03:01,840 -- 00:03:03,432

Hello.

26

00:
03:04,360 -- 00:03:05,110

Hello.

27

00:
03:18,080 -- 00:03:19,752

Hello.

28

00:
03:19,880 -- 00:03:22,235

Bride's side or groom's side?

29

00:
03:22,360 -- 00:03:26,148

Either side. I can't even

remember how we met them.

30

00:
03:26,280 -- 00:03:28,271

Why are we here?

31

00:
03:28,400 -- 00:03:30,436

Let's not make a scene.

32

00:
03:32,680 -- 00:03:36,593

The most terrifying words in the world -

33

00:
03:36,720 -- 00:03:40,952

- "Now I lay me down to sleep..." Think.

- "Pray the Lord my soul to keep."

34

00:
03:41,080 -- 00:03:44,231

But then the nightmare part.

"If I should die before I wake..."

35

00:
03:44,360 -- 00:03:45,873

"Pray the Lord my soul to take."

36

00:
03:46,000 -- 00:03:47,911

- Are you OK?

- We were nearly murdered.

37

00:
03:48,040 -- 00:03:50,031

- Throats slashed.

- It was awful.

38

00:
03:50,160 -- 00:03:52,628

- You could've been killed?

- Only hours ago.

39

00:
03:52,760 -- 00:03:54,796

- But we're here.

- We wouldn't miss it.

40

00:
03:54,920 -- 00:03:57,673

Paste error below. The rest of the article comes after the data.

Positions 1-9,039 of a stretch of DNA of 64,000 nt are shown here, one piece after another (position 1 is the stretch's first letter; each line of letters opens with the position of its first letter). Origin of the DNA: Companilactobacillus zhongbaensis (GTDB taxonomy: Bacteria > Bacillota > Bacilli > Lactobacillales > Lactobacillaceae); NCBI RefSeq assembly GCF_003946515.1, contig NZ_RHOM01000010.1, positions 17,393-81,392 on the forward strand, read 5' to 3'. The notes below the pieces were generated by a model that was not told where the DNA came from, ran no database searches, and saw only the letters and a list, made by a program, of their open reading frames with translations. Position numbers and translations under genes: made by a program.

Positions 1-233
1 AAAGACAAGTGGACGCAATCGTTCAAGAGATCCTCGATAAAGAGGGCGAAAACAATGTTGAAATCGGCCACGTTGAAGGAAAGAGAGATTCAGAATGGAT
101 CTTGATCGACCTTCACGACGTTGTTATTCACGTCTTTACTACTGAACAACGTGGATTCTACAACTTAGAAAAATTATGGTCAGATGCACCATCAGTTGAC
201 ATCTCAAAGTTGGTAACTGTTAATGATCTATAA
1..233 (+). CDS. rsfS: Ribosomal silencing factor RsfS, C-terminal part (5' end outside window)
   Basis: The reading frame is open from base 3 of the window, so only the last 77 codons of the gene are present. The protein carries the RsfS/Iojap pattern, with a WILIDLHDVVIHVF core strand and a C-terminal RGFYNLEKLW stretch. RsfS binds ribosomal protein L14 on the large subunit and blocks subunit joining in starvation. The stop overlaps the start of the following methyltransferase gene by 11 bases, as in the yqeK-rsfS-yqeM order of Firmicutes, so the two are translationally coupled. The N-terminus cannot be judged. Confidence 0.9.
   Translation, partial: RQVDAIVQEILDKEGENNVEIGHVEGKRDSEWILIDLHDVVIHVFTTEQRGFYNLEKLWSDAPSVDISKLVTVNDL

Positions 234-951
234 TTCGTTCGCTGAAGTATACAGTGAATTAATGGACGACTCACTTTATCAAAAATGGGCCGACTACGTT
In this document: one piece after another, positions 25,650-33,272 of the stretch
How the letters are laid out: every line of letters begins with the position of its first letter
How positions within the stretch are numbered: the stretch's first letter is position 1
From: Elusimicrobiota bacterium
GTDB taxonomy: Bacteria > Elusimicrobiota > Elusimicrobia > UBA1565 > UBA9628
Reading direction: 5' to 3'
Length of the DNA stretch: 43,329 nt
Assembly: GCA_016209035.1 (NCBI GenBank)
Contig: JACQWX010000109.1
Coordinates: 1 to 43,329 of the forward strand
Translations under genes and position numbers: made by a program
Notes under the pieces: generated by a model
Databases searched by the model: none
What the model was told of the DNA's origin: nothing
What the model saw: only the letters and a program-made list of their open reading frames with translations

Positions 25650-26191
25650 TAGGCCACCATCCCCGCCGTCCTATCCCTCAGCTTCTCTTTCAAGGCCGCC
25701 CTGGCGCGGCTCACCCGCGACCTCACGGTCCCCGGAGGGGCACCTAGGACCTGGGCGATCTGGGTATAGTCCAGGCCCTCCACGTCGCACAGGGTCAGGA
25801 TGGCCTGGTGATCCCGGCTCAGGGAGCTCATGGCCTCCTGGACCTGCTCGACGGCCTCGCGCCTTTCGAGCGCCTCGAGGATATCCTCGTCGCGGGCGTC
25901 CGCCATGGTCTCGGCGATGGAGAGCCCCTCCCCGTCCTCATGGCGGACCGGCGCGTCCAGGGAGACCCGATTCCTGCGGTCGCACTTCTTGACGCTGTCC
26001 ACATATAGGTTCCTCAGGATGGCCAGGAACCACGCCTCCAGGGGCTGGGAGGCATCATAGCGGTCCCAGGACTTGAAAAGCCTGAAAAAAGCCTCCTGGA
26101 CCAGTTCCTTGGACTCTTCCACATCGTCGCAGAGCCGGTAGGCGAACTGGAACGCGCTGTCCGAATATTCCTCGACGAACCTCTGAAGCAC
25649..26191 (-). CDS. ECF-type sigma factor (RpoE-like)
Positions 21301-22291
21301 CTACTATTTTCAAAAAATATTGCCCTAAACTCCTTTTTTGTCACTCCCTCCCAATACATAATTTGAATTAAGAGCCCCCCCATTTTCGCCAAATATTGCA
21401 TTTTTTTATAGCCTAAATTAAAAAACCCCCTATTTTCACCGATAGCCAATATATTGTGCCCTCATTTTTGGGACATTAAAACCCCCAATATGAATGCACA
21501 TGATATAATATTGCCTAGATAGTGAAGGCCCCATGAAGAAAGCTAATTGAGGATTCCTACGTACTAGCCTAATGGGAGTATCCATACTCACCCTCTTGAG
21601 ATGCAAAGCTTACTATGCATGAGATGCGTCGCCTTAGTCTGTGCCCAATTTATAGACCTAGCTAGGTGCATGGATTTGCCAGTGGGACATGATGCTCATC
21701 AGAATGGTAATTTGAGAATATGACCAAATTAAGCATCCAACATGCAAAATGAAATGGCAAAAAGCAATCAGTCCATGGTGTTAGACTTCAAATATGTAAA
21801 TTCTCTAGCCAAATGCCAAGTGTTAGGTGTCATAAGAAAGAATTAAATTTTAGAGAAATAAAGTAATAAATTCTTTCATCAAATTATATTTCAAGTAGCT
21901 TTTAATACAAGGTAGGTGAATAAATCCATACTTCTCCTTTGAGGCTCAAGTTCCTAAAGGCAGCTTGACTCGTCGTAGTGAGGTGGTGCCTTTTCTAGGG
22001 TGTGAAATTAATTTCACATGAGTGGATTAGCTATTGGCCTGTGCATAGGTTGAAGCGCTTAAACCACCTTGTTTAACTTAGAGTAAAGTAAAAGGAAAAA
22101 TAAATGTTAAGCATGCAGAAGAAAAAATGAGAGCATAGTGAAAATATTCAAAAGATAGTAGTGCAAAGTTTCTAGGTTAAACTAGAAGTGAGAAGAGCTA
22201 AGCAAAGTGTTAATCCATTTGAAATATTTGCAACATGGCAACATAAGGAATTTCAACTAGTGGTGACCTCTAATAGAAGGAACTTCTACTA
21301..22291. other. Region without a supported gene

Happy the bride the sun shines on.

41

00:
03:57,800 -- 00:04:00,314

i(j& " Here Comes the Bride")/i

42

00:
04:04,240 -- 00:04:08,358

Chaos, control. Chaos, control.

You like? You like?

43

00:
04:15,200 -- 00:04:19,273

- I'll have a gin and tonic, please.

- Tell them.

44

00:
04:19,400 -- 00:04:22,039

We were having

a wonderful evening last night.

45

00:
04:22,160 -- 00:04:24,913

A friend we hadn't seen in years

came by for dinner.

46

00:
04:25,040 -- 00:04:28,555

- Geoffrey Miller. From South Africa.

- Don't say that so portentously.

47

00:
04:28,680 -- 00:04:32,434

- Geoffrey from Serth Efrica.

- Well, don't be gaga!

48

00:
04:32,560 -- 00:04:35,028

- Scotch, please.

- Just something large.

49

00:
04:35,160 -- 00:04:37,720

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John Guare

John Guare (rhymes with "air"; born February 5, 1938) is an Irish American playwright. He is best known as the author of The House of Blue Leaves, Six Degrees of Separation, and Landscape of the Body. His style, which mixes comic invention with an acute sense of the failure of human relations and aspirations, is at once cruel and deeply compassionate. In his foreword to a collection of Guare's plays, film director Louis Malle writes: Guare practices a humor that is synonymous with lucidity, exploding genre and clichés, taking us to the core of human suffering: the awareness of corruption in our own bodies, death circling in. We try to fight it all by creating various mythologies, and it is Guare's peculiar aptitude for exposing these grandiose lies of ours that makes his work so magical. more…

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Submitted on August 05, 2018

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"Six Degrees Of Separation" Scripts.com. STANDS4 LLC, 2019. Web. 18 Nov. 2019. <https://www.scripts.com/script/six_degrees_of_separation_18229>.